Delaware is the second-best state for 5G cellular coverage, some number crunching of federal data concludes. But it has second-worst availability of broadband with speeds of at least 1,000 megabits.
And online access is relatively cheap in the First State.
Internet access is a must-have for many families, and it’s in the news with President Biden in June announcing a $42 billion plan, called the Broadband Equity Access and Deployment Program, to expand high-speed internet access.
Delaware is getting $107,748,384.66 in BEAD funding, the lowest of any state.
That could be roughly justified because the state is so small and has so few people, but neither geographic size nor population completely explains disparities in funding.
Maryland and New Jersey, for instance, are getting roughly 2.5 times as much as Delaware, but their populations and areas are four to nine times higher.
Texas is getting the most, more than $3 billion. Washington, D.C., and three territories are getting less than Delaware.
Across the United States, almost all residential locations have access to broadband speeds of at least 50mbps. But streaming and gaming and households with multiple devices spur the desire for faster and faster speeds.
And many people – and governments – consider fast internet access to be essential.
That’s why the federal government has a website called Internet for All.
The “Broadband Equity Access and Deployment and State Digital Equity Planning Grant programs … will provide more than $48 billion for infrastructure deployment, skills training and access to technologies essential for Americans to connect with their communities, their democracy, and one another,” the site’s home page says.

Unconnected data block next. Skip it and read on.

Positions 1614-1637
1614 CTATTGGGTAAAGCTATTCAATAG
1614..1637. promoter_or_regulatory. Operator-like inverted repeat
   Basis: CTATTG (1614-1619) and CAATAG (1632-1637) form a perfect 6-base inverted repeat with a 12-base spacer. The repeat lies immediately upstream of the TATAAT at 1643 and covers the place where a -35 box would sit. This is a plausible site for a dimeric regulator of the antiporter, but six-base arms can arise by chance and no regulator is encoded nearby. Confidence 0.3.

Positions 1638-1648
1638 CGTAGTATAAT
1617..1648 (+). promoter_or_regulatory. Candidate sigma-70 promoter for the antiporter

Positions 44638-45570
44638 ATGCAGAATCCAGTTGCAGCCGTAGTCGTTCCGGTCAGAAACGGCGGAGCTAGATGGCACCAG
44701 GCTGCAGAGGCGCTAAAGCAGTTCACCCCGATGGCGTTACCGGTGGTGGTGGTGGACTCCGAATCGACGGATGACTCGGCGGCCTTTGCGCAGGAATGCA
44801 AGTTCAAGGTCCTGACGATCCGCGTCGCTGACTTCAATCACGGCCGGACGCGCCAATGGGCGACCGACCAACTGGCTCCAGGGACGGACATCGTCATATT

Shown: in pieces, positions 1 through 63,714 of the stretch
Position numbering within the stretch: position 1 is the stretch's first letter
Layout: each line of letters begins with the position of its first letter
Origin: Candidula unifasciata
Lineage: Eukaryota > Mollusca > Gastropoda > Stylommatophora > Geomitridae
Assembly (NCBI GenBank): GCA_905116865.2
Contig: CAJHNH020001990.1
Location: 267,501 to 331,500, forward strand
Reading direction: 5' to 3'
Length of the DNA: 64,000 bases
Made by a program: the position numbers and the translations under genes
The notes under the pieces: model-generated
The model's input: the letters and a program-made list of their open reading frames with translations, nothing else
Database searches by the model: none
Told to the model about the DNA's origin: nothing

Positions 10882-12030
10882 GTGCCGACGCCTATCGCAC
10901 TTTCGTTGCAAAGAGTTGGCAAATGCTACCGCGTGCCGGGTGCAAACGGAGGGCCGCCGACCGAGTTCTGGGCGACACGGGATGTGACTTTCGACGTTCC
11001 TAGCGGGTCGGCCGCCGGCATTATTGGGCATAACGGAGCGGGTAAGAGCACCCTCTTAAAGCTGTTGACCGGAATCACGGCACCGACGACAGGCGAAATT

Smarthomestarter.com recently looked a data from the Federal Communications Commission on broadband and mobile internet speeds and availability in each state. It also looked at data from the US Census Bureau on household phone expenditures.
Delaware is the second-best state for 5G cellular coverage, with speeds of at least 35mbps available across 58.32% of its small area.
In contrast, it has the second-lowest availability of broadband with speeds of 1,000mbps or more: Only 0.02% of the state can access such speeds.
The average Delaware household’s phone bill is $1,740.57 a year, which is above the national average of $1,679.96.
North Dakota topped the list in speed for fixed broadband, with 60.58% of residential locations having access to at least 1,000mbs.
New Jersey topped the list in speed for mobile broadband, covering 58.58% of its area when in an outdoor stationary environment. However, New Jersey residents average the nation’s highest phone bills: $2,142.45.
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